The Sorry Plane

When Molly accidentally breaks a balloon she and her sister Lucy have found, Lucy demands an apology. But, as Molly describes in fanciful, imaginative scenarios, her sorries are all gone: hiding under the bed, down the sink, off to Paris on the Sorry Plane. 

As their mother explains, we can’t say sorry if we don’t have any sorries in us. But when our sorries return, as Molly’s eventually do, we can give them to others.

Brilliantly illustrated with captivating images by artist Zoe Si, The Sorry Plane carries a profound message about the importance of connecting with our authentic emotions. It highlights how a good sorry is one that you mean from the heart and how we adults can preserve a child’s caring spirit.

The Sorry Plane bears the Neufeld Institute Recommended seal which highlights children’s literature that is congruent with developmental science as well as with the relational-developmental approach articulated by Dr. Gordon Neufeld, PhD


1. The Story Behind the Story

The Sorry Plane is based a true story, created from the imagination of my 4-year old daughter, Madeline. It took its first flight following a heated argument between my two children over a popped balloon. Ten years later I asked Madeline how she came up with the Sorry Plane. She told me, “All I know is I didn’t want to say sorry and it was the first thing that popped into my head.” I am thankful to Madeline who was ‘on board’ with sharing this story and I am still full of wonder at the power of a 4-year old’s imagination.  READ MORE …

2. The Science of Empathy and Caring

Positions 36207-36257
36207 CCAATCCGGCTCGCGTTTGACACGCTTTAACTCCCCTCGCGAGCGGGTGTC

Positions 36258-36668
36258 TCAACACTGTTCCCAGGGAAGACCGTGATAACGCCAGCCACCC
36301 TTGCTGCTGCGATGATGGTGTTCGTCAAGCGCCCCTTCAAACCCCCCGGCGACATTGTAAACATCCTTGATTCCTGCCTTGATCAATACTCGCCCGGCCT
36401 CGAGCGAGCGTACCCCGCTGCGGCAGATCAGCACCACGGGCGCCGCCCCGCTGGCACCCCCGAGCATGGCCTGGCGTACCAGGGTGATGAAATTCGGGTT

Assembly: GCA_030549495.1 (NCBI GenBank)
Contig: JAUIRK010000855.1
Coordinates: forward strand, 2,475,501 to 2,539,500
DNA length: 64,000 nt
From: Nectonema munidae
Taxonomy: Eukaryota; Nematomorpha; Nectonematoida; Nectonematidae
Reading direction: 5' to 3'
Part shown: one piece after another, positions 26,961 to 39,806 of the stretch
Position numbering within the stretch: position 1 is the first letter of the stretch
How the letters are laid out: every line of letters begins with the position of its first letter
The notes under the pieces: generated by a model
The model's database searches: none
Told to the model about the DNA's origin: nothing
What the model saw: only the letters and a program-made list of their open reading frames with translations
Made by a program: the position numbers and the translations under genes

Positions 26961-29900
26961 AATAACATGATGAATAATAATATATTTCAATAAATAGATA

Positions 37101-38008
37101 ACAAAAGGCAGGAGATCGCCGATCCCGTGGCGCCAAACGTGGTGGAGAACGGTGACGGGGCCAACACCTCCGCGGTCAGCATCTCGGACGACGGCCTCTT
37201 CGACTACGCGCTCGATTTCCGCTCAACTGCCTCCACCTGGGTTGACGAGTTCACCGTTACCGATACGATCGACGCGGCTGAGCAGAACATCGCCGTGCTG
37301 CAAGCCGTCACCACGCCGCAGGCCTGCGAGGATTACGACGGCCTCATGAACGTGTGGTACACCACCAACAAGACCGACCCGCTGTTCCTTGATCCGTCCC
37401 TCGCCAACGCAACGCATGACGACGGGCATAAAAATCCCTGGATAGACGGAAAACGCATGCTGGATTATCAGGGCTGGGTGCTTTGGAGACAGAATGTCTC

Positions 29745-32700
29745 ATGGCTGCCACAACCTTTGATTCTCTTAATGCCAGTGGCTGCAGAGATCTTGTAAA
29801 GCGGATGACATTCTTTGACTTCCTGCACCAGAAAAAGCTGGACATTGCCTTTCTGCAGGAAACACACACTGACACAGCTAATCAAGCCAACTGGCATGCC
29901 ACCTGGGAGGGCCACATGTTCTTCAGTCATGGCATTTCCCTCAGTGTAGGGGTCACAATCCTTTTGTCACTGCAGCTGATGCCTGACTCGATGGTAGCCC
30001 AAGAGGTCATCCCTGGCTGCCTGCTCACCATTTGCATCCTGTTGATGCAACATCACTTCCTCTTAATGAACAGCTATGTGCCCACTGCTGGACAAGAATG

“Say Sorry!” How Forced Sorry’s Do More Harm Than Good

If you are around a playground or schoolyard long enough you are bound to hear a child or adult say, “You need to say you’re sorry.” These words are meant to soothe hurts, prevent kids from taking justice into their own hands, and convey rules for behaviour.

You will also hear kids point out insincere sorry’s when they hear them and demand, “you need to say sorry like you mean it!” Forced sorry’s sound hollow because they are usually devoid of genuine caring. The problem is that while we can force a child to say sorry, it doesn’t mean that they feel remorse.

Read more …

How to Raise Caring Kids

We get take delight watching kids when they are full of caring: from the kindness they show siblings, to helping others out, to paying attention in school. We also watch in horror when children are cruel to each other, dominate and bully, or selfishly put their needs first without considering others. What is the difference between caring and uncaring kids? When caring is absent on a consistent basis, is this due to genetics, parenting, school issues, modeling from other kids, or something else within the child themself?

Read more …

3. Supplemental Resources

Includes an infographic (Say Sorry Like You Mean It), posters, and colouring pages

Copyright © Dandelion by Pexeto
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